A CWMBRAN duty control manager who has worked for the Welsh Ambulance Service for almost 40 years has spoken about the massive changes she has seen.

Kerry Burrows joined the patient transport service in 1983. She shared her experiences as part of International Control Room Week - where the Welsh Ambulance Service Trust (WAST) is shining a light on its ‘unsung heroes’ working in its control rooms.

“Back then when you had a 999 call, you’d write the name and address on a paper form and say you’d get there as soon as possible," she said.


“Things have changed so much since then, and technology means we can now triage these calls according to their priority to make sure we reach the sickest patients first, as well as give clinical advice over the phone until the ambulance arrives."

Mrs Burrows met her husband Paul after joining the patient transport service. After she became pregnant, she moved from the road and into control, where she has remained ever since, and served in a number of roles including call handler, dispatcher, allocator and support manager.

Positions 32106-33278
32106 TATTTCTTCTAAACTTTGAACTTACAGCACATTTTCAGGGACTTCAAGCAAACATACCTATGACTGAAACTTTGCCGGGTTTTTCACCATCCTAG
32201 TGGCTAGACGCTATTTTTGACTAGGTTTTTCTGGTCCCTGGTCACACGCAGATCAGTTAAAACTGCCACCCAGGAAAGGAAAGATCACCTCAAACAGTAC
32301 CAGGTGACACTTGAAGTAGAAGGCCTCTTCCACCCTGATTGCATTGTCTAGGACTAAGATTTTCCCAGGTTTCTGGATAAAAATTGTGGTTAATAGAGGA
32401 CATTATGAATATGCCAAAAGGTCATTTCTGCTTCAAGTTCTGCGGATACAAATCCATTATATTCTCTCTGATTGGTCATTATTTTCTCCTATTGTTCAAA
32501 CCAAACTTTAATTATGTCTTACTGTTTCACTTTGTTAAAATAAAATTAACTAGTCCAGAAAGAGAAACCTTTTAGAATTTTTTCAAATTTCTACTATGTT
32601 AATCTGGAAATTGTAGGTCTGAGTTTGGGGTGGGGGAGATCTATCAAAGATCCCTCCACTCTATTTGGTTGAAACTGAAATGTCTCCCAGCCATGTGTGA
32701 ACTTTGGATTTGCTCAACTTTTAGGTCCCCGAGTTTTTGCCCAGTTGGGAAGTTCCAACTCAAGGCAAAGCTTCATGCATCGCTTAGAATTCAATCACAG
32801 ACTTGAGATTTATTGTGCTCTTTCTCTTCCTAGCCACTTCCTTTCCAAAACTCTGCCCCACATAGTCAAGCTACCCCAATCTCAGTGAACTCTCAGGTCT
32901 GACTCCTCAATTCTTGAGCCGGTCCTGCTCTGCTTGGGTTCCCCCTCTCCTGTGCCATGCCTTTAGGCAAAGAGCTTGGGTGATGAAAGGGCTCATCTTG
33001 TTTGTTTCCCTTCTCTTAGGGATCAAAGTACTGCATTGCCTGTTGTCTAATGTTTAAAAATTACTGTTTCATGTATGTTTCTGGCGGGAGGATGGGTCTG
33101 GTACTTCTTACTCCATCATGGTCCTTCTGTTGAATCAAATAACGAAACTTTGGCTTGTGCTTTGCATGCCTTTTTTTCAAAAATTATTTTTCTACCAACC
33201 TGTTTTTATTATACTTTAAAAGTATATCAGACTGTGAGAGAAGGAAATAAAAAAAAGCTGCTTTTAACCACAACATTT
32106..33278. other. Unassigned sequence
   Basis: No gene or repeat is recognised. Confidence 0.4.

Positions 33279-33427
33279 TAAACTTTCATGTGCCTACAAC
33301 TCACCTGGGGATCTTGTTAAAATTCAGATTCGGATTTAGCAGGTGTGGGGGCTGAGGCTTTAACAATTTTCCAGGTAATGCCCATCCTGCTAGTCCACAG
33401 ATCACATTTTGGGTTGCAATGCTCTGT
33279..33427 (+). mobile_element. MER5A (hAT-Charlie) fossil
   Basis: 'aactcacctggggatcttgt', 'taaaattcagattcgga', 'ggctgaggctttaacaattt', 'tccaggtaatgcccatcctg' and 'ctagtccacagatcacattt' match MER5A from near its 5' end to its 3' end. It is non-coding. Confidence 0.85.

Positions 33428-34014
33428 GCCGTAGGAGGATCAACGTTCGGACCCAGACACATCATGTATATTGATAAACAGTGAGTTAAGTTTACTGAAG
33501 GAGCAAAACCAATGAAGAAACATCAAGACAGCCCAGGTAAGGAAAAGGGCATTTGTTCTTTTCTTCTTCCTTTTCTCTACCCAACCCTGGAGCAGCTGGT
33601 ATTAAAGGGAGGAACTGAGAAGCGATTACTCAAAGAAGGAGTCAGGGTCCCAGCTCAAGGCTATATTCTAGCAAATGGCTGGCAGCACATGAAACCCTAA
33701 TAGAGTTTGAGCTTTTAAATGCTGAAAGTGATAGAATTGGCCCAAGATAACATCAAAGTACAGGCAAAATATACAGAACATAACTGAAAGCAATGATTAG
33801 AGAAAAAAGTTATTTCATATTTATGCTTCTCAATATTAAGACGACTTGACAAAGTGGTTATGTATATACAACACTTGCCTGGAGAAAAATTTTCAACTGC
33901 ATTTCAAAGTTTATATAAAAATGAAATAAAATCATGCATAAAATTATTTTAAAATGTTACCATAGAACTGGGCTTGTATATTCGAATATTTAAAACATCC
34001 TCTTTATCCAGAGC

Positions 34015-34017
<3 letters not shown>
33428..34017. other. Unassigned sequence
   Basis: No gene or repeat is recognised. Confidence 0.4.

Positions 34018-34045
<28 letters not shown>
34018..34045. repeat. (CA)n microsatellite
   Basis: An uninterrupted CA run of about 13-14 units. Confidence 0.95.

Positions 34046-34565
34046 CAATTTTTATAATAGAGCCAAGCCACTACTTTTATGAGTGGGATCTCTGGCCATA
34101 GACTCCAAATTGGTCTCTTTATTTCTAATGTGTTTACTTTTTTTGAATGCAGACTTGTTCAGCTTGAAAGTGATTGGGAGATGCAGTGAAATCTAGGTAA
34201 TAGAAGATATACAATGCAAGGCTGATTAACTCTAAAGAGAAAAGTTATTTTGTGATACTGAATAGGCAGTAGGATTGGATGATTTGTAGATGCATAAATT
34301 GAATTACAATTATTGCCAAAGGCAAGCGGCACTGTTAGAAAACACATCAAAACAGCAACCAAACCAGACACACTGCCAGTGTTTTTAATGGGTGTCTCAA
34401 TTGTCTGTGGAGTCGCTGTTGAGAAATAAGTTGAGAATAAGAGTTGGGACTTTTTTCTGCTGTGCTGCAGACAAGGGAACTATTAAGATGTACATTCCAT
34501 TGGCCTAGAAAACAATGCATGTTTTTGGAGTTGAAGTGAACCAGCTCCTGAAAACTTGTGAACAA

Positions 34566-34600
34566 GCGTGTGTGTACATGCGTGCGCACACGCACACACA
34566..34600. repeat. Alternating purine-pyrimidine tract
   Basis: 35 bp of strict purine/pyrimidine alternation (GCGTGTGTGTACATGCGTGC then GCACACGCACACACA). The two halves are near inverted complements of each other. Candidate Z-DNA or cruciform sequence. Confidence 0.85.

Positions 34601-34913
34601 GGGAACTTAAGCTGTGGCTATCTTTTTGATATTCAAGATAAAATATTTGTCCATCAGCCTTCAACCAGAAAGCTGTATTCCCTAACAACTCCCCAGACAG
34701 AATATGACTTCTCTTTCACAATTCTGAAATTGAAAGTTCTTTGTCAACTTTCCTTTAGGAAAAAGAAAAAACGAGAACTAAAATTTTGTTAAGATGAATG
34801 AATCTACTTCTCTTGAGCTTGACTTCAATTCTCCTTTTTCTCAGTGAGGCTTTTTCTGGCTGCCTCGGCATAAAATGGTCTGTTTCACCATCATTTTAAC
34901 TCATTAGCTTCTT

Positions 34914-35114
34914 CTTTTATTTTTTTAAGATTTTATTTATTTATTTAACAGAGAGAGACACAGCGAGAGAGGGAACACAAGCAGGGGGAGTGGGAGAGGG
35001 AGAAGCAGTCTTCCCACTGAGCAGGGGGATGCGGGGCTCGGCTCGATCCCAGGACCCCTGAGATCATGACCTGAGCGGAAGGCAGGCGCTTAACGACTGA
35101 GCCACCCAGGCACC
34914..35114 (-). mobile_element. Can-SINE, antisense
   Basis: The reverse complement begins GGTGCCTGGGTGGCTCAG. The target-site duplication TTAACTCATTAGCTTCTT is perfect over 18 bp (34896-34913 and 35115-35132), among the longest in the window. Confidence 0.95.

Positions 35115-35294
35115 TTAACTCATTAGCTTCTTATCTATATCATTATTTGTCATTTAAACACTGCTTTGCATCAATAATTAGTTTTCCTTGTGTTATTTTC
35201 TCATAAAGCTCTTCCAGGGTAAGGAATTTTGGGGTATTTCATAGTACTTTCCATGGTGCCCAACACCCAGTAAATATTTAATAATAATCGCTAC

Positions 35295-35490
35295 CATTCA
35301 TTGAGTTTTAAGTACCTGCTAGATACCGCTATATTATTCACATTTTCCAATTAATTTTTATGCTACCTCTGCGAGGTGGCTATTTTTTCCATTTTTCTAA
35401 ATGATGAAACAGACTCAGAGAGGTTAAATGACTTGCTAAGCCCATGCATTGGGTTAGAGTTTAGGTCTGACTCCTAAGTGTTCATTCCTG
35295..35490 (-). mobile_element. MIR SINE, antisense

“My daughter Danielle has followed in her mum and dad’s footsteps, and is now a call taker supervisor," said Mrs Burrows.

“It’s such a cliché but we’re one big family in the control room.”

Almost 700 members of staff work in the Trust’s five Clinical Contact Centres across Wales. In 2019-20, they answered more than half a million 999 calls and 724,000 non-urgent calls via the 111 and NHS Direct Wales service, while co-ordinating 670,000 non-emergency patient journeys.

And issuing advice over the phone to less ill patients meant that more than 40,000 ambulances did not need to be dispatched unnecessarily.

WAST chief executive Jason Killens said: “When people think about the ambulance service, it’s often those who work on the frontline who get the recognition.

“What they might not appreciate is that we’ve got a huge team of unsung heroes behind the scenes, working just as hard to triage those calls and co-ordinate our response.

“The nature of this work is challenging and rewarding in equal measure, and we’d like to extend a huge thanks to our control room colleagues for their hard work and commitment.”

As part of International Control Room Week, for every mention of #UnsungHeroes on social media during October 19-25, APD Communications, the week's organisers, will donate £1 to the Mind charity.